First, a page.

New Haven, Connecticut, sold two streets this year to Yale University, its biggest employer, and raised taxes to bolster its finances. The moves haven’t been enough to win over investors and ratings companies.
The hometown to the 312-year-old Ivy League school saw the extra yield buyers demand on part of a $38 million bond sale last week almost double from issues in August and last year, data compiled by Bloomberg show. Moody’s Investors Service and Fitch Ratings both cut New Haven’s credit grade twice since April and give it a negative outlook.
Even with the financial support of Yale, which employs 12,000 and is the city’s fifth-largest taxpayer, New Haven hasn’t been able to halt two straight years of deficits or bypass the same fiscal hurdles that plague municipalities nationwide, such as rising liabilities for pensions and retiree health care.
“There is open debate as to whether New Haven has stabilized or it is continuing to erode,” said Robert E. Amodeo, head of munis in New York for Western Asset Management Co., which oversees $28 billion in local debt, including New Haven bonds. “We expect improvement -- but it’ll be slow.”
The community of 130,000 on Long Island Sound northeast of New York joins U.S. localities still struggling to repair their finances after the 18-month recession that ended in 2009. While cities project that revenue will rise for the first time since 2006, it’s still not enough to meet climbing costs for their workers’ benefits, a survey from the Washington-based National League of Cities showed this month.
Like cities such as Boston and Providence, Rhode Island, which host universities that are exempt from property taxes, New Haven seeks voluntary payments from Yale to bolster its $500 million general-fund budget. Yale and the smaller Albertus Magnus College sit on $2.5 billion worth of tax-free property in the city, according to Joe Clerkin, New Haven’s budget director.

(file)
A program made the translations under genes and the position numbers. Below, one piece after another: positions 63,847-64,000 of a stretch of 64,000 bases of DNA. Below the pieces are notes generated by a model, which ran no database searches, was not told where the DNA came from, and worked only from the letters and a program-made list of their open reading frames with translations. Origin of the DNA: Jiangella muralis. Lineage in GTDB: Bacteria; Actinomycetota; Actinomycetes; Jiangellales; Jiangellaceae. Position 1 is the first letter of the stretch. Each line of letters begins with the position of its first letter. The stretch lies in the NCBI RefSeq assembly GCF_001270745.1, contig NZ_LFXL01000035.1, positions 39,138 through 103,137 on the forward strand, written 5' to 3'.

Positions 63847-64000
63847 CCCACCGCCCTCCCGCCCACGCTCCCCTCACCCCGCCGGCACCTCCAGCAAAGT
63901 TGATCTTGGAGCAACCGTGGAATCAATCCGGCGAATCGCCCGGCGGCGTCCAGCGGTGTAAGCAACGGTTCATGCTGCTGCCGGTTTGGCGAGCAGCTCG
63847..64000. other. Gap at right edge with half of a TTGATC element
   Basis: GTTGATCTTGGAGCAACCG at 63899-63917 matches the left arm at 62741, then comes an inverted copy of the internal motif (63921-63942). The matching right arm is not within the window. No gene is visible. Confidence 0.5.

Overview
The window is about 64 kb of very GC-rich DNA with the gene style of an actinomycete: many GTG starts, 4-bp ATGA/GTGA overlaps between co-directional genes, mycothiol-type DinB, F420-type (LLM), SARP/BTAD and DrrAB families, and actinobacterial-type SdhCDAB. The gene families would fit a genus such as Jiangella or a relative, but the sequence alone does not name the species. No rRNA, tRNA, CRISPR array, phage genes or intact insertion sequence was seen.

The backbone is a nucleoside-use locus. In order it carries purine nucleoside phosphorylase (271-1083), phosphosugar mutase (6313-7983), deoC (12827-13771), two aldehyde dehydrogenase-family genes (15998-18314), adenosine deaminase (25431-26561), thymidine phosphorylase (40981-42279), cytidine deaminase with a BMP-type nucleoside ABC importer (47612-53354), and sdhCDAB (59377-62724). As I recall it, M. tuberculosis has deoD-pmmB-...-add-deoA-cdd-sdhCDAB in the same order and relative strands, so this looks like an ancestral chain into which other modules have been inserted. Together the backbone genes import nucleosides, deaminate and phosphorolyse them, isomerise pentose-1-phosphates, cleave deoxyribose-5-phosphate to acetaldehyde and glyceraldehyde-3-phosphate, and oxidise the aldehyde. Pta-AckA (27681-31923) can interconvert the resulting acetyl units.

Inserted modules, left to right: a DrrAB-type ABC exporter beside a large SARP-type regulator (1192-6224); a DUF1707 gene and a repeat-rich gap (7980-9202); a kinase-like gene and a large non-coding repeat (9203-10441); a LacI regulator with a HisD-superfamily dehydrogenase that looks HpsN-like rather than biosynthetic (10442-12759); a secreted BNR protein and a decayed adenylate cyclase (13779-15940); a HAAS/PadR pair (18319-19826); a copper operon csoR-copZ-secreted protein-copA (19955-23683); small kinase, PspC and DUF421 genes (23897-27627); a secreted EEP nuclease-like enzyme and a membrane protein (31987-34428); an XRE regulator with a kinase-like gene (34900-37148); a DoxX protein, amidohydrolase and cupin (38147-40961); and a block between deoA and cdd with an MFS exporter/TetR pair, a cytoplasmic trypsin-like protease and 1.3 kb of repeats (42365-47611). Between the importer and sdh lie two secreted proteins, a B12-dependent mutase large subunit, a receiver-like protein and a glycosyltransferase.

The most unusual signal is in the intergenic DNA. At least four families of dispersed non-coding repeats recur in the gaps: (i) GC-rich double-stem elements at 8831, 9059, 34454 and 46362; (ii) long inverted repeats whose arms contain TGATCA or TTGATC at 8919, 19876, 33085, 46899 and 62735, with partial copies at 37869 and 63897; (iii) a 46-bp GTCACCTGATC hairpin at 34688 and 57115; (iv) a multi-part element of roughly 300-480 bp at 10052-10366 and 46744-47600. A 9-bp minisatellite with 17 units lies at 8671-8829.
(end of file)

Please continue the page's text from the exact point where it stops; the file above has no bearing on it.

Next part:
The university provided an $8.1 million payment in lieu of taxes last year, more than any other school in the U.S. save Harvard University, which paid a combined $10 million to Boston, Cambridge and Watertown, according to the Lincoln Institute of Land Policy, a Cambridge-based group that examines tax and regulatory policy.
“Yale knows of no other municipality that receives as much revenue for hosting a university as New Haven does,” said Thomas Conroy, a spokesman for the school. He provided figures showing the city has received $74 million in voluntary payments since 1990.
The school and Yale-New Haven Hospital are the city’s top employers, according to Fitch. Yale’s $20.8 billion endowment is the second-largest in higher education behind Harvard’s.
Two years ago, the university paid $3 million for rights to a parking lot on Broadway Street. This year it spent $3 million to purchase two downtown roads that it had been leasing.
“Did we need the money? I think that was a factor in the decision,” Clerkin, the budget director, said in a telephone interview.
To make ends meet in the past five years, the city has also dipped into savings, leaving the fund balance at the lowest levels since the early 1990s, Clerkin said.
The city raised property taxes by 4.94 percent in June, wrapped up negotiations with unions and no longer relies on one-time revenue such as asset sales to balance its budget.
“It is a sound budget,” Clerkin said of the spending plan for this fiscal year.
New Haven’s heyday came after World War II as a manufacturing hub for arms and clothing. It lost employment as factories closed, said Joshua Sandman, a political-science professor at the University of New Haven. He said the city’s changing economy is leaving behind people who lack college degrees.
Yale and the hospital are attracting companies involved in biotechnology, pharmaceuticals and life-science, Fitch said.